Theories of the autistic mind
Simon Baron-Cohen, winner of the Society’s President’s Award, outlines a career at the forefront of thinking over autism and Asperger’s syndrome.
15 February 2008
Classic autism and Asperger’s syndrome both share three core diagnostic features: difficulties in social development, and in the development of communication, alongside unusually strong, narrow interests and repetitive behaviour. Since communication is always social, it might be more fruitful to think of autism and Asperger’s syndrome as sharing features in two broad areas: social-communication, and narrow interests/repetitive actions. As for distinguishing features, a diagnosis of Asperger’s syndrome requires that the child spoke on time and has average IQ or above.
Today the notion of an autistic spectrum is no longer defined by any sharp separation from ‘normality’ (Wing, 1997). The clearest way of seeing this ‘normal’ distribution of autistic traits is using the Autism Spectrum Quotient (or AQ) (Baron-Cohen et al., 2006; Baron-Cohen, Wheelwright, Skinner et al., 2001). This is a screening instrument in the form of a questionnaire, either completed by a parent about their child, or by self-report (if the adult is ‘high-functioning’). There are 50 items in total, and when administered to a large population the results resemble a ‘normal distribution’. Most people without a diagnosis fall in the range 0–25; most with a diagnosis of an autism spectrum condition fall between 26 and 50. Of those with an autistic spectrum condition, 80 per cent score above 32, and 99 per cent above 26. So the AQ neatly separates the groups – 93 per cent of the general population fall in the average range of the AQ, and 99 per cent of the autistic population fall in the extreme (high-end) of the scale.
In the general population, males score slightly (but statistically significantly) higher than females. Since autism spectrum conditions are far more common in males than in females (classic autism occurs in four males for every one female, and Asperger’s syndrome occurs in nine males for every one female), this may suggest that the number of autistic traits a person has is connected to a sex-linked biological factor – genetic or hormonal, or both (Baron-Cohen et al., 2005; Baron-Cohen et al., 2004). These two aspects – the autistic spectrum and the possibility of sex-linked explanations – have been at the core of my research and theorising over recent years.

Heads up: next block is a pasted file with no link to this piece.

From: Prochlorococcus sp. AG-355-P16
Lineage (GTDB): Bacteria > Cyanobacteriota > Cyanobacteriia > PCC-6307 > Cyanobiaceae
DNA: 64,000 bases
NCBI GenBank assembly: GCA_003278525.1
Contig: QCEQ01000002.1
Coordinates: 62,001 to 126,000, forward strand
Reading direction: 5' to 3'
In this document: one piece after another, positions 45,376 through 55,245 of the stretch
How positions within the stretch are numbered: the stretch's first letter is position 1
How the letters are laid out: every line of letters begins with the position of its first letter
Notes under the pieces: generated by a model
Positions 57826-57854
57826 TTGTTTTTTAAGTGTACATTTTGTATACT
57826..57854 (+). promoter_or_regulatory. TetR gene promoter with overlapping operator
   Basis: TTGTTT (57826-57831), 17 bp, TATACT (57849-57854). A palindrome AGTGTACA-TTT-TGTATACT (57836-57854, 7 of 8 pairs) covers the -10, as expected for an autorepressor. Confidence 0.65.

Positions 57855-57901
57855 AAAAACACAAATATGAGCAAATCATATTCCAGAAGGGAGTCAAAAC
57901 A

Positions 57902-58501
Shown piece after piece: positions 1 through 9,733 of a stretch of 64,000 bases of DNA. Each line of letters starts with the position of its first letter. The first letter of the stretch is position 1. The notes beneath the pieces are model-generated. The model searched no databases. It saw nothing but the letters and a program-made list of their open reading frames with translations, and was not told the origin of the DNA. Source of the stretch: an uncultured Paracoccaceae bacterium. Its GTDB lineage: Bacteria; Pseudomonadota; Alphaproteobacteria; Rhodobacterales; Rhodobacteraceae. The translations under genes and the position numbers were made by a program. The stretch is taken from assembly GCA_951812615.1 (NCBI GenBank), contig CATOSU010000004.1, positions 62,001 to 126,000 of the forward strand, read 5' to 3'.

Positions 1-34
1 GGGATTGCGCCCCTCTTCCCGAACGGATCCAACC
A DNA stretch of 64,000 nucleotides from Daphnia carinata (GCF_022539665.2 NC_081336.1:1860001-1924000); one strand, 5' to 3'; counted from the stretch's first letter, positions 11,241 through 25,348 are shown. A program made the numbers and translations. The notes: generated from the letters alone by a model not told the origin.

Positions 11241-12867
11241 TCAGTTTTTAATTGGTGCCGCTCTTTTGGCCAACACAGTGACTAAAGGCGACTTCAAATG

The mindblindness theory
In my early work I explored the theory that children with autism spectrum conditions are delayed in developing a theory of mind (ToM): the ability to put oneself into someone else’s shoes, to imagine their thoughts and feelings (Baron-Cohen, 1995; Baron-Cohen et al., 1985). When we mindread or mentalise, we not only make sense of another person’s behaviour (why did their head swivel on their neck? Why did their eyes move left?), but we also imagine a whole set of mental states (they have seen something of interest, they know something or want something) and we can predict what they might do next.
The mindblindness theory proposes that children with autism and Asperger’s syndrome are delayed in the development of their ToM, leaving them with degrees of mindblindness. As a consequence, they find other people’s behaviour confusing and unpredictable, even frightening. Evidence for this comes from difficulties they show at each point in the development of the capacity to mindread:
- A typical 14-month-old shows joint attention (such as pointing or following another person’s gaze), during which they not only look at another person’s face and eyes, but pay attention to what the other person is interested in (Scaife & Bruner, 1975). Children with autism and Asperger’s syndrome show reduced frequency of joint attention, in toddlerhood (Swettenham et al., 1998).
- The typical 24-month-old engages in pretend play, using their mindreading skills to be able to understand that in the other person’s mind, they are just pretending (Leslie, 1987). Children with autism and Asperger’s syndrome show less pretend play, or their pretence is limited to more rule-based formats (Baron-Cohen, 1987).
- The typical three-year-old child can pass the seeing leads to knowing test: understanding that merely touching a box is not enough to know what is inside (Pratt & Bryant, 1990). Children with autism and Asperger’s syndrome are delayed in this (Baron-Cohen & Goodhart, 1994).
- The typical four-year-old child passes the ‘false belief’ test, recognising when someone else has a mistaken belief about the world (Wimmer & Perner, 1983). Most children with autism and Asperger’s syndrome are delayed in passing this test (Baron-Cohen et al., 1985).
- Deception is easily understood by the typical four-year-old child (Sodian & Frith, 1992). Children with autism and Asperger’s syndrome tend to assume everyone is telling the truth, and may be shocked by the idea that other people may not say what they mean (Baron-Cohen, 1992; Baron-Cohen, 2007a).
- The typical nine-year-old can figure out what might hurt another’s feelings and what might therefore be better left unspoken – faux pas. Children with Asperger’s syndrome are delayed by around three years in this skill, despite their normal IQ (Baron-Cohen, O’Riordan et al., 1999).